Ask MAMA what the Web is

Opera spearheads project to understand and evaluate how the Web is structured

Oslo, Norway – October 15, 2008

Opera Software has led a first-of-its-kind project to create a search engine that tracks how Web pages arestructured on the World Wide Web. When released publicly in the comingmonths, this engine will help browser makers and standards bodies worktowards a more standards-driven and compatible Web.

Opera today announced results from its MAMA (Metadata Analysis andMining Application) search engine, a brainchild of Opera engineersthat indexes the markup, style, scripting and the technology usedwhile creating Web pages. From the beginning, Opera has been a leadinginnovator and MAMA is proof of the company’s deep understanding of theWeb.

The MAMA search engine scours 3.5 million Web pages, and the resultingdata can answer questions such as “can I get a sampling of Web pagesthat have more than 100 hyperlinks?” or “what does an average Web pagelook like?”-a dream come true for Web developers.

“The Web is fragmented, complex and always evolving. MAMA’s vastdatabase provides us with detailed information about how Webtechnologies are used,” said Snorre M. Grimsby, Vice President ofQuality Assurance at Opera Software. “This is key in our efforts totest and ensure high-quality compatibility, stability and performanceof our products, and we want to share it with our peers, so they canbenefit from it too.”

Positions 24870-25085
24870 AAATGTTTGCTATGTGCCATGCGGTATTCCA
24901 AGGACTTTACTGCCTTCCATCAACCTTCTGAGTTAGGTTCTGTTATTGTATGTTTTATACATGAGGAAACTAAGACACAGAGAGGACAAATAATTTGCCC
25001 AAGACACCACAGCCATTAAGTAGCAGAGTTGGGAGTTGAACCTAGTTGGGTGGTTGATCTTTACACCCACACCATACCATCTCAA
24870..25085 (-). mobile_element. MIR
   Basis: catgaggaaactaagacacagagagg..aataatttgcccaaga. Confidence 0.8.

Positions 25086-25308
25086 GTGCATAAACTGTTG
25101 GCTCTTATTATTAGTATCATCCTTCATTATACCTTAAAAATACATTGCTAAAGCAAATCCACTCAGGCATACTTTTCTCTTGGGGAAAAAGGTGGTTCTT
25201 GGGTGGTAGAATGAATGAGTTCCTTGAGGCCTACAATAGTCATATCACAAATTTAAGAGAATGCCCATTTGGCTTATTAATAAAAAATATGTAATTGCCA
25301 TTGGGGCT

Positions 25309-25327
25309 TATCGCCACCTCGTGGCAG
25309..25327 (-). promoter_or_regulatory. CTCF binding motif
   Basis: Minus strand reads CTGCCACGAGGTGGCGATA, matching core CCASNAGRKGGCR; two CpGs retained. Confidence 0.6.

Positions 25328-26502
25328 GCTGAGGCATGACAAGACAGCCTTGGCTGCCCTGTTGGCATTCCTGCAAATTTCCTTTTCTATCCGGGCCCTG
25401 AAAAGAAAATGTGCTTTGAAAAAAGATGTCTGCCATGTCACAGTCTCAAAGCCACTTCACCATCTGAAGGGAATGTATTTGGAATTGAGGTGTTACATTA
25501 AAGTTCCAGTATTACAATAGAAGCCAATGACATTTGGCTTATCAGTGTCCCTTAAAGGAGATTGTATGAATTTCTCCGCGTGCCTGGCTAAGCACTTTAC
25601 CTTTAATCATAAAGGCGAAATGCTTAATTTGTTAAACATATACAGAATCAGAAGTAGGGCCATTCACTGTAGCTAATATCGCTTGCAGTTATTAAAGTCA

MAMA will help Web developers find examples of usage of features andfunctions, look at trends and gather data to justify technology totheir clients or managers. This will also encourage standards bodiesto take into account developers” suggestions about what is happeningon the Web in reality and will eventually raise the quality andinteroperability of specifications, the Web and browsers.

MAMA can also respond to queries as general as “how many sites use CSS(Cascading Style Sheets)?” (80.4 percent of MAMA’s URLs), or “how manymarkup errors does the average Web page have?” (47), or “how manycharacters does an average Web page have?” (16,400), to more specificqueries such as “what country is using XMLHttpRequest, a criticalcomponent of AJAX, the most?” (Norway, with 10.2 percent, withinMAMA’s URL set).

MAMA is up to the task of tackling vague questions that don’t haveeasy answers, like “how many sites are mobile-ready?” or “howprevalent is Web 2.0?” Defining a page as being “Web 2.0” can cover avariety of sub-topics, including the use of micro formats, RSS, JSON(JavaScript Object Notation) and AJAX among numerous other criteria.MAMA is ready to provide the complex answers to indistinct questionswhere simple answers do not exist.

MAMA is an evolving project, and it will continue to providestatistics such as the ones above to help monitor trends and providereal-world, practical samples of the Web developer’s “art,” forinspiration and instruction.

For more information on Opera’s MAMA project, please visit: